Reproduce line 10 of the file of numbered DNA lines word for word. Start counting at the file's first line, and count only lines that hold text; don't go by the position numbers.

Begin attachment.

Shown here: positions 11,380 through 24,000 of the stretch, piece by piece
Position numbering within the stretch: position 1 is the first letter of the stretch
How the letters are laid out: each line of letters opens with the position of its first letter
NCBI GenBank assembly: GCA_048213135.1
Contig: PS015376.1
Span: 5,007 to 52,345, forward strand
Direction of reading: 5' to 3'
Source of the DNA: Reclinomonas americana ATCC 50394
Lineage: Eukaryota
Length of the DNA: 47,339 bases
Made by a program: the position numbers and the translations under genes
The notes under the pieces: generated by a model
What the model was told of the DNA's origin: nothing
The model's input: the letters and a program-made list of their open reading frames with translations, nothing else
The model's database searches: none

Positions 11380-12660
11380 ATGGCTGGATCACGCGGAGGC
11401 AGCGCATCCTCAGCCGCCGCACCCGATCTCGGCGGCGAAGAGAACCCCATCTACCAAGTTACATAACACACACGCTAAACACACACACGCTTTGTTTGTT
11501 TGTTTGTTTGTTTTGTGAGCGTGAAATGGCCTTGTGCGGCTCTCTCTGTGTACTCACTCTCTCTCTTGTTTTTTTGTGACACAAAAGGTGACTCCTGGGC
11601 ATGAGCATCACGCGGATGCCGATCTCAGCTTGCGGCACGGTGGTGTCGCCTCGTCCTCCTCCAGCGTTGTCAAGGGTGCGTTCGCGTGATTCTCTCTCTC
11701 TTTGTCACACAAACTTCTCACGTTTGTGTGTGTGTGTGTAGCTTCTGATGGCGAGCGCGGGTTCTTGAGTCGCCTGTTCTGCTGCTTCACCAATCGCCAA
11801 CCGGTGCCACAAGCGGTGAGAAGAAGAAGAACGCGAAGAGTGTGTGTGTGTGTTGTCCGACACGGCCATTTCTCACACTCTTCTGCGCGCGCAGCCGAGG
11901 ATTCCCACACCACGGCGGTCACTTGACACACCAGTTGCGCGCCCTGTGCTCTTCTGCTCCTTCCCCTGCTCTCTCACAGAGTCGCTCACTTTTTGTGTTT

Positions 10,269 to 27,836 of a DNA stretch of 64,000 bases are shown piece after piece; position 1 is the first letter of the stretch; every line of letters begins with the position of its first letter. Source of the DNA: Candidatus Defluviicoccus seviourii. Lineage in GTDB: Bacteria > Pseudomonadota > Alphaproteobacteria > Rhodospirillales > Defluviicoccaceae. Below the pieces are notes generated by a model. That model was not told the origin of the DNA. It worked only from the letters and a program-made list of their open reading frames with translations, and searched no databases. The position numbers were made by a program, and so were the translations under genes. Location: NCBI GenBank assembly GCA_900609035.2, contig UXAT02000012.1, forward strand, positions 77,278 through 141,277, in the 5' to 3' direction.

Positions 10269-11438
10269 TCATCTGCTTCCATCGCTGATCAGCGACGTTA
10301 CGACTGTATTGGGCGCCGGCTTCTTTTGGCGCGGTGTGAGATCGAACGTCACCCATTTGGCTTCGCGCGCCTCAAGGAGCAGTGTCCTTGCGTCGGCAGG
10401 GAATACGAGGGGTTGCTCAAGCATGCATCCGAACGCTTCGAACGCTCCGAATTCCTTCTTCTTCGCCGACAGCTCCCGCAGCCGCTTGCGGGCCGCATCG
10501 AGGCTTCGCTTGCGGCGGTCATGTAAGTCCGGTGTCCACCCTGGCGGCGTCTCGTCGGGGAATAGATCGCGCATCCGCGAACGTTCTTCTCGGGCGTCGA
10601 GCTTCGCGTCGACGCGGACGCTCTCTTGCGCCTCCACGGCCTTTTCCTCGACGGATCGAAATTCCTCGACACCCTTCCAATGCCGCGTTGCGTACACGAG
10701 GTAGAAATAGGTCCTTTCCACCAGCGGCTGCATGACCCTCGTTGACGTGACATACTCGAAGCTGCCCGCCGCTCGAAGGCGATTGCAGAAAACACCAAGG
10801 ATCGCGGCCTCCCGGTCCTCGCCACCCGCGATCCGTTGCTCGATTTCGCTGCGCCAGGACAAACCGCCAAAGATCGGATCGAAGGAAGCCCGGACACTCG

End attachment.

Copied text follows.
Length of the DNA: 47,339 bases